KARACHI: Overall bike production in the country dropped by 23 per cent to 1.881 million units in FY20 despite fast recovery from June onwards when the lockdown was eased, figures of Large Scale Manufacturing revealed on Friday.
Lockdown had been imposed in mid-March to prevent the spread of Covid-19, forcing many consumers to put on hold their plans of purchasing bikes. Despite frequent increase in bike prices on account of rising cost of imported raw materials due to losing rupee against the dollar, buyers have not shown any slackness in their purchasing.
A number of bike assemblers kept their plants closed during lockdown in April and May which made a negative impact on the FY20 production.
According to the data of Pakistan Bureau of Statistics, bike production in March stood at 148,500 units which plunged to zero in April. It then recovered to 64,108 units in May and 194,058 units in June.
Figures of Pakistan Automotive Manufacturer Association (PAMA) show that Atlas Honda Limited made 12,136 units in May which swelled to 90,844 units in June and further to 92,834 units in July.
Rural buying going strong
Pakistan’s number two bike assembler United Auto Motorcycle rolled out 14,847 units in May, rising to 36,483 units in June while July production stood at 35,419 units.
Road Prince bike maker assembled 5,288 units in May followed by a jump to 12,107 units in June and 11,154 units in July.
Suzuki’s bike production stood nil in April and May. However, in June it resumed with 630 units which further rose to 1,288 units in July.
Yamaha, after remaining shut in April and May, produced 910 units in June which soared to 1,330 in July.
Regal Automobile Industries Limited Director Sohail Usman said urban and rural buyers, who had postponed buying motorcycles due to lockdown, have returned to the markets from June.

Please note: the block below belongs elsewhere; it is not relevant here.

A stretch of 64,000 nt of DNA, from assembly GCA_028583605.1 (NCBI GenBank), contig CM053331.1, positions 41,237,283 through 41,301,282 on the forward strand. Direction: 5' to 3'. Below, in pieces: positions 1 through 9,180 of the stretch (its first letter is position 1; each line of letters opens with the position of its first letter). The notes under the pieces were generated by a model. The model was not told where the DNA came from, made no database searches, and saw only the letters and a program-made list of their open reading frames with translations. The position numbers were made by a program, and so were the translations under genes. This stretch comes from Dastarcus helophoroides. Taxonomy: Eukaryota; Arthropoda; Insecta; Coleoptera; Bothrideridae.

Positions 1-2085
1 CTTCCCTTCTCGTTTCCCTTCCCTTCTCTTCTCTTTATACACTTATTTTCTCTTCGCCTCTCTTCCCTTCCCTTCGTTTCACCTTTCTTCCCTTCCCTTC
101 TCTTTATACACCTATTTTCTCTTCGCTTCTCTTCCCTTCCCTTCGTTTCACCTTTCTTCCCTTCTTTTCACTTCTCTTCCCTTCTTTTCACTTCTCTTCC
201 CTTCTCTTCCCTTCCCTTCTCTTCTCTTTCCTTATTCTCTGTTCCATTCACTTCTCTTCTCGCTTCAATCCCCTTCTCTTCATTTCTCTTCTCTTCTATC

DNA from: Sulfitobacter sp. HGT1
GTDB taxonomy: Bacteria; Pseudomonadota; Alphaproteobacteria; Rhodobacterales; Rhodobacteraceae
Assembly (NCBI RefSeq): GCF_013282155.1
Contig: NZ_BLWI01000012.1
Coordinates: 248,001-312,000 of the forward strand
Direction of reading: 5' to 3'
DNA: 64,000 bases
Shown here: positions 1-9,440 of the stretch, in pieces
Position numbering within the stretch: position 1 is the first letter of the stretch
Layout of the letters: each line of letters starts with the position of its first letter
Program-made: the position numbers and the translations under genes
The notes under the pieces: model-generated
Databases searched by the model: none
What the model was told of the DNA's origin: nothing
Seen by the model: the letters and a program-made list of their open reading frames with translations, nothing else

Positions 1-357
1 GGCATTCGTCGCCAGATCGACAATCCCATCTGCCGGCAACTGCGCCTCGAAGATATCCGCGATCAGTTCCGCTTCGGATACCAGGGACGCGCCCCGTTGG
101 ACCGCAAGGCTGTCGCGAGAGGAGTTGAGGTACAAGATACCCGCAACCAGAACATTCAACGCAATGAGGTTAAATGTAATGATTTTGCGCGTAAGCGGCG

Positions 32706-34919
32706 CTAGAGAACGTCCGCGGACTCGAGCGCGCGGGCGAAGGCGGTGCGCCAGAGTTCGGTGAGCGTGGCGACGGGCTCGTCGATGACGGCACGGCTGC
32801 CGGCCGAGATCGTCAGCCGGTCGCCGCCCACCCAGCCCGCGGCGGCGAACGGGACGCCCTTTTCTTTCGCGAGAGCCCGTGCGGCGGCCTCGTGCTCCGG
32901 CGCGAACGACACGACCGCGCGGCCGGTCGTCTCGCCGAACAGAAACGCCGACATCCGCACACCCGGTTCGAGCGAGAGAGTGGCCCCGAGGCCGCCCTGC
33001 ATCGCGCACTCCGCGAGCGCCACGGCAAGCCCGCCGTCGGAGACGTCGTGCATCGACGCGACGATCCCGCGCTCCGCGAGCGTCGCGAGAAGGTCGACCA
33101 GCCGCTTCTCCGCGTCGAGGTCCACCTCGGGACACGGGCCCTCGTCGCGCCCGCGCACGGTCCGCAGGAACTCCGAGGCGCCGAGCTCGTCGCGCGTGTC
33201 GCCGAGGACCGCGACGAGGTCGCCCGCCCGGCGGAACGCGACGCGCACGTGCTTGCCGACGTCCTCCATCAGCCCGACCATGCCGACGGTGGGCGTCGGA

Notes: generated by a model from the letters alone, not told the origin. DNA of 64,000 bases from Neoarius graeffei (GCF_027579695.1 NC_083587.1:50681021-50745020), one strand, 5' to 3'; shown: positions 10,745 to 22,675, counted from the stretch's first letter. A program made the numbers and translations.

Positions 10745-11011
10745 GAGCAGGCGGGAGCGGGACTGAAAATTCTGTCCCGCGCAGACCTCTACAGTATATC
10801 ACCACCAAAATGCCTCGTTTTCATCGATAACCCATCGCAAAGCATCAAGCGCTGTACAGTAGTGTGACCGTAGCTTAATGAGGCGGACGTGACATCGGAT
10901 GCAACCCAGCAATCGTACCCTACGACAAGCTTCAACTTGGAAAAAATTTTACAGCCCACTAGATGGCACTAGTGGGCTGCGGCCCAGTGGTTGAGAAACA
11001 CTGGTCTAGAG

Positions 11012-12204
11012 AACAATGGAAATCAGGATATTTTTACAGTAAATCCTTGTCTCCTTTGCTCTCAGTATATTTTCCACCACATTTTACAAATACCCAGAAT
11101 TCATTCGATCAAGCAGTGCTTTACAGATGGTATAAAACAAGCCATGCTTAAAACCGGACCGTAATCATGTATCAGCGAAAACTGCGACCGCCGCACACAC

However, he said, it is not clear whether this buying tempo would persist or plunge in coming months.
He said the share of rural buying in two-wheelers is 60-70 per cent which is dependent on crop income.
Usman said in urban areas, lack of public transport mainly lures buyers towards motorcycles. Two-wheelers are low cost due to lesser fuel consumption.
Chairman Association of Pakistan Motorcycle Assemblers (APMA), Mohammad Sabir Sheikh said many dealers are unable to cope with huge demand from the buyers. “Supplies from production companies do not match with huge demand,” he said.
Many dealers have been running short of bikes from June onwards due to rush of buyers and assemblers’ limited plant capacity.
He said an increase in wheat and cotton rates in the last one year followed by rising exports of fruits and vegetables had encouraged growers towards bike purchase. He said rates of various pulses and rice also remained higher than last year. “Rural buying is going stronger than urban buying,” he claimed.
Sabir said PAMA provides production and sales figures of only five to six assemblers as compared to around 40 bike assemblers in the country while Pakistan Bureau of Statistics releases only cumulative production figures of two-wheelers.
Published in Dawn, August 15th, 2020